When the State Says “Sorry”: State Apologies as Exemplary Political Judgments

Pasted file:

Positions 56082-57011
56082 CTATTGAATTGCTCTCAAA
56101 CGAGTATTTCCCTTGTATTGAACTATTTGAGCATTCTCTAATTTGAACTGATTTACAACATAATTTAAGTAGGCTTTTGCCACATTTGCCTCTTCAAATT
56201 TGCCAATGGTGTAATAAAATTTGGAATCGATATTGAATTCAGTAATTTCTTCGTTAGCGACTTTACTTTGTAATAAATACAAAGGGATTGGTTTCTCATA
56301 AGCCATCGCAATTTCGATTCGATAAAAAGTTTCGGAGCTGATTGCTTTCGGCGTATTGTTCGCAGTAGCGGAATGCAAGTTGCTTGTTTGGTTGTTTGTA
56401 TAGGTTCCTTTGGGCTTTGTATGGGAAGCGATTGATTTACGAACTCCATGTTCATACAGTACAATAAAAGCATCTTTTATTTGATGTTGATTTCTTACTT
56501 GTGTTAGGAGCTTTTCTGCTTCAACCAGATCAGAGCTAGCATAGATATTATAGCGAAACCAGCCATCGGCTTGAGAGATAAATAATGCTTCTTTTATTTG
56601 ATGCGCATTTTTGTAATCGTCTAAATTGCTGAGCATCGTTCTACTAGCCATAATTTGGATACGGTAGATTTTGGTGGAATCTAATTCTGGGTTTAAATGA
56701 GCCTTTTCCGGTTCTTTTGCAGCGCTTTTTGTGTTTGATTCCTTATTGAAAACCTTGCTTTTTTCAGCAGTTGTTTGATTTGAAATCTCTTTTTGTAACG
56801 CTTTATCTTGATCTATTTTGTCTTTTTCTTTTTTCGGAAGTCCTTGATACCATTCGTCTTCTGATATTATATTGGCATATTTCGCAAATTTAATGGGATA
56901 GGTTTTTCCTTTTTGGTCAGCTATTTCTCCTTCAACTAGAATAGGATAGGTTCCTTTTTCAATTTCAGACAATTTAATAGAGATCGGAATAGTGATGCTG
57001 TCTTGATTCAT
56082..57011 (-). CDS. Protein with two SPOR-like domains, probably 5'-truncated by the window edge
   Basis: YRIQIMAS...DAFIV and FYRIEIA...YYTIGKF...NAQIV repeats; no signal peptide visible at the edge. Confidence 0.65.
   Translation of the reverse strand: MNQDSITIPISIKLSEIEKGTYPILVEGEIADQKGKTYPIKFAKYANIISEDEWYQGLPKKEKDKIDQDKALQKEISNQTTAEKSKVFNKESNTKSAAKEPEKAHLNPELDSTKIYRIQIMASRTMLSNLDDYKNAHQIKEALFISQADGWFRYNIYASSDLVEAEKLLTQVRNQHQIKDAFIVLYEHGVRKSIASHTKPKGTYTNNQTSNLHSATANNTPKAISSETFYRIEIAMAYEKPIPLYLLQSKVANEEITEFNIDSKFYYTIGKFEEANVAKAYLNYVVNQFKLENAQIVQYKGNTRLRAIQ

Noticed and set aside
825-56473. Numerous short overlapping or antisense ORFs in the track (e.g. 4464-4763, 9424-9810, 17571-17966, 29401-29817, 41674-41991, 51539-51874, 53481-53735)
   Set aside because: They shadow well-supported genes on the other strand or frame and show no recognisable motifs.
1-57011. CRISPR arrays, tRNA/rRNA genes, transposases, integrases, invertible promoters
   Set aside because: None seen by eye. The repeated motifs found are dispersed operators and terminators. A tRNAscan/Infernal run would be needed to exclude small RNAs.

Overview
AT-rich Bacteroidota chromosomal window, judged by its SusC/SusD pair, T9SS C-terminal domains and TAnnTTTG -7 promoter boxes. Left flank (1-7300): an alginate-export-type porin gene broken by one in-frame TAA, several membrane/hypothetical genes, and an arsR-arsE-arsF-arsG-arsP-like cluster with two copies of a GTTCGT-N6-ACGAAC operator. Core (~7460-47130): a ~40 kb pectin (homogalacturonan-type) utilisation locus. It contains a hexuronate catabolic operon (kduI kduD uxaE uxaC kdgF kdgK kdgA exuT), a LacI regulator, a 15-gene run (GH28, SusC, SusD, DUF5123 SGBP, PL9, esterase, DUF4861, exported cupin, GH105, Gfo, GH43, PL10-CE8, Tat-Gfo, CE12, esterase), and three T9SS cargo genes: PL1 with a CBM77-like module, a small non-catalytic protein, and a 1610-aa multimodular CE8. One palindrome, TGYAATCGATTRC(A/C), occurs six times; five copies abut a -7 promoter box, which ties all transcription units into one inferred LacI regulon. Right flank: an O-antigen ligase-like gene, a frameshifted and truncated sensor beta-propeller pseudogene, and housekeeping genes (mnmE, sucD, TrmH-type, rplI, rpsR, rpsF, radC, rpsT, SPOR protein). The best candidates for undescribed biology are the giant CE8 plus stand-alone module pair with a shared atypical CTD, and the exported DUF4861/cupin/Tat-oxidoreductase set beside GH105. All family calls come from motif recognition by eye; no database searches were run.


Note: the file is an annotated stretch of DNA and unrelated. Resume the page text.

• Earlier versions of this article were presented in 2010 at the annual meeting of the Canadian Political Science Association; the annual meeting of the American Political Science Association; the joint meeting of the Centre for Ethics, University of Toronto and the Centre for Research in Ethics, the University of Montreal; and the international conference “Democracy Today,” organized at the University of Minho. I would like to thank John Francis Burke, Daniel Weinstock, Melissa Williams, and Joe Heath for their insightful suggestions. Serdar Tekin, Leah Soroko, Alex Livingston, Amit Ron, Michael Cunningham, and Inder Marwah charitably commented on the article at various points in time. Alessandro Ferrara led me to some crucial insights for which I am particularly grateful. I would also like to warmly thank Mathias Thaler, who read several versions of the article and who provided constructive criticism and encouragement. Last but not least, the recommendations by Robert Goodin and the three anonymous reviewers of the Journal of Political Philosophy helped improve the manuscript, and for this I thank them. Research for this article benefitted from the financial support of the Foundation for Science and Technology, Portugal; and the European Social Fund. The usual disclaimers apply.